In fact, God wants every Christian to believe in Him and to live by faith (Romans 1:17; Galatians 3:11; Hebrews 10:38). God expects us to trust confidently Him for the things that we request (Mark 11:24; James 1:5-6). Faith is expected when we ask God for anything. If we are not sure He can answer our request, then we should not ask. Why ask if we are not sure He can fulfill our request? Yet, we cannot expect that He will grant our every wish. We must not forget the following passage which the Holy Spirit wrote,

This is the confidence which we have before Him, that, if we ask anything according to His will, He hears us. And if we know that He hears us in whatever we ask, we know that we have the requests which we have asked from Him. 1 John 5:14-15 (NASB)

Our requests may not be according to His will and sometimes we may ask with wrong motives (James 4:2-3). So sometimes His answer to our prayer is, “No!”

Two Men Seeking Healing Follow Jesus Into House

Eyes Opened

After Jesus touched the eyes of these two blind men, they could see.

And their eyes were opened. And Jesus sternly warned them: “See that no one knows about this!” Matthew 9:30 (NASB)

The ancient writer Hillary wrote these insightful words,

The blind men saw because they believed; they did not believe because they saw.[1]

It is amazing that Jesus told them not to tell others. Surely, Jesus knew that people would discover that the men were no longer blind. We will discover in the next two verses that people were already present. So why did Jesus ask them not to talk about the healing? It appears that Jesus did not want these people to conclude that He was the Messiah yet. Eventually, the healing would become known. But the two men did not cooperate. They told everyone anyway.

But they went out and spread the news about Him throughout all that land. Matthew 9:31 (NASB)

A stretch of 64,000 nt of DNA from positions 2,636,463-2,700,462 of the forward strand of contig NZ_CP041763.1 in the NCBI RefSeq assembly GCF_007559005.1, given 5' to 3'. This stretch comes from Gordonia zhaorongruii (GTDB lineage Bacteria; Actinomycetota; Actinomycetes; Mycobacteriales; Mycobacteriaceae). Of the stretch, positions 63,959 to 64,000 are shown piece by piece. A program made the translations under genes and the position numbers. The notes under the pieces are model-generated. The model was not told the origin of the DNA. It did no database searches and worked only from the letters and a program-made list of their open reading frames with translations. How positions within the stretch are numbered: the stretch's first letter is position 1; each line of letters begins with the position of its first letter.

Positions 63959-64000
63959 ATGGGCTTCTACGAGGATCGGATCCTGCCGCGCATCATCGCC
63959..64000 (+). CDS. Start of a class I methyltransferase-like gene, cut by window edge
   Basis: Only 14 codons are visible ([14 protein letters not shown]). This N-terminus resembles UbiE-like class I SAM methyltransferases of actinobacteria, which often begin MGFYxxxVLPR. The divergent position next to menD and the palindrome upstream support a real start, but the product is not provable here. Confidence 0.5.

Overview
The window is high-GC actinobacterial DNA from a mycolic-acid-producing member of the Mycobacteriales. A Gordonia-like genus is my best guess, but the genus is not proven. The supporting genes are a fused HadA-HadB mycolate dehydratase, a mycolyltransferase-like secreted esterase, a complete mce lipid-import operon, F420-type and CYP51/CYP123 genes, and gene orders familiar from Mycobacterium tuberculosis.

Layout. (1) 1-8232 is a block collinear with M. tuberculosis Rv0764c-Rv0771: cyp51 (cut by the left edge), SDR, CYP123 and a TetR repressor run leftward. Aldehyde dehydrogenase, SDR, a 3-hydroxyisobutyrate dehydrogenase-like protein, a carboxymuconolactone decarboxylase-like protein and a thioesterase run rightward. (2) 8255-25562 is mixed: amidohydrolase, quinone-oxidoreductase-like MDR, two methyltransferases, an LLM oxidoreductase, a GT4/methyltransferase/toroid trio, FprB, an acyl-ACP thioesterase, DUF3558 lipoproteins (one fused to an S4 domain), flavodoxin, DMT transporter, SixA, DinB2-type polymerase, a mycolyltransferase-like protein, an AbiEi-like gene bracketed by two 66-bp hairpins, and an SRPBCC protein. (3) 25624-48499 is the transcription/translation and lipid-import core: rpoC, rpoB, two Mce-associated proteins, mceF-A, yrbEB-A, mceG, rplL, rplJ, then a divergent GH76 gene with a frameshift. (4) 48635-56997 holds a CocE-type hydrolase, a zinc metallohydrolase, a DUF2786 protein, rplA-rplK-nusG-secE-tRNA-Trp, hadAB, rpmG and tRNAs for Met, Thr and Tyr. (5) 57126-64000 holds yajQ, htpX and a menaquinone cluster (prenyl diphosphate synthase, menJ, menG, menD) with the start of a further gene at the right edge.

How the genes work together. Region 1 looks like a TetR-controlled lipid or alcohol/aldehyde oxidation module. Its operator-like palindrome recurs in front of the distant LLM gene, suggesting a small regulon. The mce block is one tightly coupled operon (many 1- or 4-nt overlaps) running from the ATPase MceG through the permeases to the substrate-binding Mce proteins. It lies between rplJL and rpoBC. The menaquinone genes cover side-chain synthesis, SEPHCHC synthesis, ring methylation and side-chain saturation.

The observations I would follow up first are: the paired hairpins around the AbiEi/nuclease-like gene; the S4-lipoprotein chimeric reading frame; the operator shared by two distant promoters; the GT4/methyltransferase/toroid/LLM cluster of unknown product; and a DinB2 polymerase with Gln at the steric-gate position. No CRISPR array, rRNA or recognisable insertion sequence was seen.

Another Demon Expelled

As soon as the two men left, a demon-possessed man was brought to Jesus.

As they were going out, a mute, demon-possessed man was brought to Him.” Matthew 9:32 (NASB)

The New American Standard Bible  says that the man was “mute,” but the Greek word for “mute” is kophos. It can actually mean “mute” or “deaf” and sometimes it referred to both at the same time. Therefore, it is very possible that the man was both deaf and mute. The next verse implies that at least he was not able to speak. Then Jesus healed him.

After the demon was cast out, the mute man spoke; and the crowds were amazed, and were saying, “Nothing like this has ever been seen in Israel.” Matthew 9:33 (NASB)

The crowd could not believe what they had witnessed. They had never seen anything like this before in Israel. The Greek actually says, “Never!”

Second Blasphemous Rejection

Now we discover that some religious leaders are present. They had been there all the time, listening and watching. Previously the Pharisees had accused Jesus of performing miracles by demonic power (Matthew 12:22-45). But after seeing this miracle and hearing the response of the crowd, they did it again.

But the Pharisees were saying, “He casts out the demons by the ruler of the demons.” Matthew 9:34 (NASB)